MRFF funding awarded to national project to improve genetic disease diagnosis

Murdoch Children's Research Institute

A consortium of Australian and international partners that aims to leverage advances in AI technology to improve genetic disease diagnosis will be created after federal funding was awarded for the project.

The project will be led by a team from the Centre for Population Genomics, a joint initiative between Murdoch Children’s Research Institute (MCRI) and Garvan Institute of Medical Research.

The $8 million grant from the Medical Research Future Fund‘s Genomics Health Futures Mission, which funds research to integrate genomic knowledge and technology into clinical practice, was announced by Federal Health Minister Mark Butler.

Professor Daniel MacArthur, chief investigator on the grant and Director of the Centre for Population Genomics, is focused on building a more equitable future for genomic medicine. This field of medicine harnesses developments in genomics, data science and therapeutics to improve the prediction, diagnosis and treatment of disease.

The funding will be used to establish the Australian Alliance for Secure Genomics and AI in Rare Disease (AASGARD), designed to empower safer use of advanced analytics, including AI technology, to improve the diagnosis of genetic diseases.

Severe genetic diseases such as muscular dystrophy affect at least one in 17 Australians, disproportionately children. Clinicians need to know the precise DNA changes that have caused a disorder in order to provide the most effective care to patients and their families.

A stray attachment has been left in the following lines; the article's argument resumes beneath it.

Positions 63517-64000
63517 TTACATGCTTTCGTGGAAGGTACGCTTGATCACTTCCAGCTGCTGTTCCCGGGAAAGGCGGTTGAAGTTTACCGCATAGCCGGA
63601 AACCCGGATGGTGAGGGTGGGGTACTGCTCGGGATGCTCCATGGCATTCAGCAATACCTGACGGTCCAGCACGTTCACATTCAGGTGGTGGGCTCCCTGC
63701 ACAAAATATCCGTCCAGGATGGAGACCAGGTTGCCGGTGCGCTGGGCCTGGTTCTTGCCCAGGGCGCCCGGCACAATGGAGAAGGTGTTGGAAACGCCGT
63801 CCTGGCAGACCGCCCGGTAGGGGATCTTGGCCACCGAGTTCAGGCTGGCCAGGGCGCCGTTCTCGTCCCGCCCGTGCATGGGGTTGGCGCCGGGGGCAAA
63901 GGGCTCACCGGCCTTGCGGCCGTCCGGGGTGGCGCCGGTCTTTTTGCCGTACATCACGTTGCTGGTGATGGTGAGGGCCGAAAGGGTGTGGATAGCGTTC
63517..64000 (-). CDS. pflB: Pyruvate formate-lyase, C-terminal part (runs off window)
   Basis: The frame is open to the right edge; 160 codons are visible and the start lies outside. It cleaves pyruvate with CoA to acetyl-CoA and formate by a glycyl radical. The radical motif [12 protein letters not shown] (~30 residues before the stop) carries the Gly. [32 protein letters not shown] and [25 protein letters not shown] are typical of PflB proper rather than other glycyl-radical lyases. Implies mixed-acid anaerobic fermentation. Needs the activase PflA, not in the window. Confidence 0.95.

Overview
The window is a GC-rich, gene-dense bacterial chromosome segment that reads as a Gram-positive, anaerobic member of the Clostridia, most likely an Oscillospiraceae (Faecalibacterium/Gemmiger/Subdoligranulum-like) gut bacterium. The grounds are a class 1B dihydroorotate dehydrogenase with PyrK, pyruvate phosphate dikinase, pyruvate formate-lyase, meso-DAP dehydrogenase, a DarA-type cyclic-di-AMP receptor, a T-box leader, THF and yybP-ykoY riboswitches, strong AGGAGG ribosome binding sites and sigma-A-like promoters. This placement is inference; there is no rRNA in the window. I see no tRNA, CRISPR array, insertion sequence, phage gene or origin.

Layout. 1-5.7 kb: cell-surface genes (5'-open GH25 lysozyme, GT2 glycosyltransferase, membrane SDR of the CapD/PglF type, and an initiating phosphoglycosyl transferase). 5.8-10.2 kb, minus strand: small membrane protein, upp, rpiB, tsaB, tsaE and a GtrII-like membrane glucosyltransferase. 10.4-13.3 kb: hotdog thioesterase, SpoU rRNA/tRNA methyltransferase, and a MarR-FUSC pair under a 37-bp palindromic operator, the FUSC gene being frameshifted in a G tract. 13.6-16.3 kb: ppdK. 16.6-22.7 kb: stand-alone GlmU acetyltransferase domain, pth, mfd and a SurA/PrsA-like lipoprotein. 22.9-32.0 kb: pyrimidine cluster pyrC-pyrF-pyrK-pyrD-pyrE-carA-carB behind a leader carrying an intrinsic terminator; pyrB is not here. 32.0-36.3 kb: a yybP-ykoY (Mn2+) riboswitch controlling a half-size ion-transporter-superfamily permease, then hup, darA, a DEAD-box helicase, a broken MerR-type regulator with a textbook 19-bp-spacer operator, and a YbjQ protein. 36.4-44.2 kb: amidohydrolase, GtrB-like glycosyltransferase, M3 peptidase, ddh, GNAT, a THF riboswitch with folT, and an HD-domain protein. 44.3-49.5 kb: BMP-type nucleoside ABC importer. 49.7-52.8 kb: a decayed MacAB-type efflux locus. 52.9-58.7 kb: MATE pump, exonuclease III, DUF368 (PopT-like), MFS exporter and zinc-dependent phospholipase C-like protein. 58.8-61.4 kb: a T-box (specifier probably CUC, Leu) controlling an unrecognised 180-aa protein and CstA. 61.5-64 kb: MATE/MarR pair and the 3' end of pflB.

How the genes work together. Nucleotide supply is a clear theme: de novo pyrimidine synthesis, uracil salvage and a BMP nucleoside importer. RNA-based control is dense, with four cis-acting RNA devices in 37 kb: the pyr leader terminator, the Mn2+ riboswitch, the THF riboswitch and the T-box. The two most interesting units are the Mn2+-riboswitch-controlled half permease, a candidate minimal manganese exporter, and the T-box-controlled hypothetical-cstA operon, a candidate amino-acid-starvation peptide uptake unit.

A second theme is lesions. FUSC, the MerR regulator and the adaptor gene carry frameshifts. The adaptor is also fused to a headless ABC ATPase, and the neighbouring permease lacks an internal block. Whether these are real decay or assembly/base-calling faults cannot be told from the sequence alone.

Professor MacArthur said, “Unfortunately, for nearly half of all Australian patients affected by these conditions, current approaches can’t provide a confident diagnosis, preventing families from accessing critical new precision medicines.

“A new wave of powerful analysis tools leveraging AI promises to change the way we diagnose genetic disease, just as they are transforming so many other fields.”

Victorian Clinical Genetics Service (VCGS) Clinical Geneticist and AASGARD second chief investigator Professor Zornitza Stark said, “For these methods to be used in clinical practice we need to make sure that they are both accurate and safe, and that requires very careful frameworks for testing and validating new tools and for integrating them into routine clinical care.”

The AASGARD consortium will include researchers and clinical laboratories in Australia, as well as research partners in the US and UK, working together to ensure these emerging technologies can help as many Australian patients as possible while maintaining the highest safety standards.

“The program will develop and rigorously test new AI-driven analysis tools, apply them to help tens of thousands of Australian patients, and share the resulting frameworks and knowledge so that others can benefit,” Professor MacArthur said.

AASGARD partners include Australian Genomics, led by MCRI Director Professor Kathryn North AC and Managing Director Tiffany Boughtwood, Australian Institute of Health Innovation (Macquarie University), Victorian Clinical Genetics Service; SA Pathology, Genomics England, the Broad Institute of MIT and Harvard and Microsoft Research

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